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Western Press Review: New Afghan Leaders, Putin's Russia, And Preparing For E-Day

Prague, 27 December 2001 (RFE/RL) -- Commentary in the Western press today discusses a variety of topics. Among them are heightened tensions between India and Pakistan as both nations build up troops along the Kashmiri border, Ariel Sharon's decision to deny Palestinian leader Yasser Arafat access to Christmas Mass in Bethlehem, and forging a lasting peace in Afghanistan. Other discussion centers on Vladimir Putin's Russia; NATO's role in the Balkans; and the euro, as the 12 euro-zone states get ready to usher in the new notes and coins on 1 January.


In a contribution to "The Wall Street Journal Europe," reporter Masood Farivar -- a member of the Afghan resistance during the Soviet occupation -- writes that the political backdrop to the new interim government in Afghanistan "bears an ominous resemblance" to the anarchy in the country in the mid-1990s. "The same warlords who once turned Afghanistan into a killing field have returned to their former seats of power following the Taliban's collapse, even as Hamid Karzai, the new leader, seeks to unify his divided country."

Farivar goes on to say that in order to avoid the chaos brought by warlordism, a strong central authority must be established. In doing this, Farivar says the new Afghan government and the British-led security force could take some lessons from the outgoing Taliban regime.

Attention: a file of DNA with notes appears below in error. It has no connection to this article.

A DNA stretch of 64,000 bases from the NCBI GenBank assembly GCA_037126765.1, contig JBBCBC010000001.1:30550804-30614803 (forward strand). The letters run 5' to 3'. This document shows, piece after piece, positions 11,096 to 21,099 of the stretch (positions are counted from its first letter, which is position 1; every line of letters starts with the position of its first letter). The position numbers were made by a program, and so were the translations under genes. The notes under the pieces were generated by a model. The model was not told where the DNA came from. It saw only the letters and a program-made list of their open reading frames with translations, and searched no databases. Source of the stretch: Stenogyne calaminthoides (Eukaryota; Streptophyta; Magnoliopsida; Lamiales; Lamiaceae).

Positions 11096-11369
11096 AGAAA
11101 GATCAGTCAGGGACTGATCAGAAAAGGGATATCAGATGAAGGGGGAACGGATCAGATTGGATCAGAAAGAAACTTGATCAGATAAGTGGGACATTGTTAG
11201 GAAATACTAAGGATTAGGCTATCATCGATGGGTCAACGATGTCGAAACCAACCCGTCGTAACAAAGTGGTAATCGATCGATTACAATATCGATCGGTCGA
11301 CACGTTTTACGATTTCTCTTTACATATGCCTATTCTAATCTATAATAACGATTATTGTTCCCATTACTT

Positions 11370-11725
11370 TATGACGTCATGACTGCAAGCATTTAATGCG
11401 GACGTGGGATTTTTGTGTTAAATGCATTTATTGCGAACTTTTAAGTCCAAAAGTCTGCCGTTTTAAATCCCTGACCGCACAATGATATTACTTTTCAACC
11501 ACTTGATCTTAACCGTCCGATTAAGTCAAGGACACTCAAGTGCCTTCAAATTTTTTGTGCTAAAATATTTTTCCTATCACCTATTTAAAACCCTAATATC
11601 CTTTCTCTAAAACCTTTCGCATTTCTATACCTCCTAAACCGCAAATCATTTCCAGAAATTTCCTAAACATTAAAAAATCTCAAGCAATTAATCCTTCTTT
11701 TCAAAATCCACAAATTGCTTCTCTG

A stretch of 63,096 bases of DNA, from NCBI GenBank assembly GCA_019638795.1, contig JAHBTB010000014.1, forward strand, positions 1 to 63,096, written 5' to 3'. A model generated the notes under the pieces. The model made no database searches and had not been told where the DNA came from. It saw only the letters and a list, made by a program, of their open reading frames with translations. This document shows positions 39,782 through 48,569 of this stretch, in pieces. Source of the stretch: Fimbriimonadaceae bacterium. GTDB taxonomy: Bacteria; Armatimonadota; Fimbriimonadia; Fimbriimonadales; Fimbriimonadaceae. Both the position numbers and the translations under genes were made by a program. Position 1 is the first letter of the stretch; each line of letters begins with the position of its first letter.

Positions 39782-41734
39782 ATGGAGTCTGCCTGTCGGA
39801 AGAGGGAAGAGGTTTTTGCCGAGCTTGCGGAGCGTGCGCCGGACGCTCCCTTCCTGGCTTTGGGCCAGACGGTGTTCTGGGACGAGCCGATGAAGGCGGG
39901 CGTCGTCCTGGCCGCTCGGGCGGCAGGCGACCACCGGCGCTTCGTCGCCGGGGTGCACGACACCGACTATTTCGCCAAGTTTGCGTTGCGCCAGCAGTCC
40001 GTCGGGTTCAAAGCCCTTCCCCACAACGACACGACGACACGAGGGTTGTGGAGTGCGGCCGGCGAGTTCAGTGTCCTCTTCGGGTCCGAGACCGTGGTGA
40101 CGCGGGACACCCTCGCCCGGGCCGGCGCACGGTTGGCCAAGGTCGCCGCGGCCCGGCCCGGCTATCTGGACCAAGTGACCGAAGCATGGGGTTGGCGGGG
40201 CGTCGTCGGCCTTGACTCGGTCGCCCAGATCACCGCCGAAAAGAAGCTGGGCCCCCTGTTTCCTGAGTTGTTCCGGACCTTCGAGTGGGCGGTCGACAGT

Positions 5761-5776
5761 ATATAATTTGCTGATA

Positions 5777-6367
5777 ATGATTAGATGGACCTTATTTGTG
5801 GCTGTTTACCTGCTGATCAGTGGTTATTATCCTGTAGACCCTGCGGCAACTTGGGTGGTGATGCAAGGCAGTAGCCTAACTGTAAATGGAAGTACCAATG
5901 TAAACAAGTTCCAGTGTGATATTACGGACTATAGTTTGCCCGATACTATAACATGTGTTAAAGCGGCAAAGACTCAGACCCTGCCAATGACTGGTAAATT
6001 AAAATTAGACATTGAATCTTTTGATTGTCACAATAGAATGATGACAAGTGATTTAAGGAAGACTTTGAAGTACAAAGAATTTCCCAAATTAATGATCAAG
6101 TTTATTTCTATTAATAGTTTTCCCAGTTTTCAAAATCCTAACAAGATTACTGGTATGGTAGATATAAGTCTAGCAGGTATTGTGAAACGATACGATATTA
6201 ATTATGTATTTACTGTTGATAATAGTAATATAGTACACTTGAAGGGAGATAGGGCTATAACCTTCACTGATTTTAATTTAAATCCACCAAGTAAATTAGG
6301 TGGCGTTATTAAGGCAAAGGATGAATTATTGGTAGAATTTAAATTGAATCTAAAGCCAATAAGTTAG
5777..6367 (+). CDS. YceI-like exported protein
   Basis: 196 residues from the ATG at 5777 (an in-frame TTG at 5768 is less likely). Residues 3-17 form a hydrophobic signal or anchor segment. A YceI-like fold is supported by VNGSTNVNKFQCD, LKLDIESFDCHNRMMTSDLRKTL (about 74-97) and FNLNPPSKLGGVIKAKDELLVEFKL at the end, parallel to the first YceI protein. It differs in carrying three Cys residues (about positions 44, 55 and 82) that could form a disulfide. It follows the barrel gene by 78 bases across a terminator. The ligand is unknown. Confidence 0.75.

"The Taliban gained wide popularity within the Afghan population by restoring order to a lawless society. [The] Taliban [disarmed] the population, dismantled the various warring factions, and replaced them with one authority: their own. Once the Taliban consolidated power, and Afghans understood who was in charge, everything fell into place."

The international security force has a mandate that is too limited, says Farivar. The British-led force, he adds, must make it clear that if the warlords refuse to work with the government in Kabul, they will "be dealt with just as the Taliban were."


In Germany's "Frankfurter Allgemeine Zeitung," columnist Klaus-Dieter Frankenberger is critical of Israeli Prime Minister Ariel Sharon's decision not to allow Palestinian leader Yasser Arafat to visit Bethlehem for the traditional Christmas midnight Mass. Frankenberger says in making this decision, Sharon was using a logic "in which the idea of political symbolism is little more than humiliation and provocation."

Frankenberger says this event has unwittingly earned the Palestinian leader a small public-relations victory. "Mr. Arafat, whose authority and willingness to compromise had rightly been doubted, if not disputed, only a few days ago, received the moral support of a rather conciliatory world audience."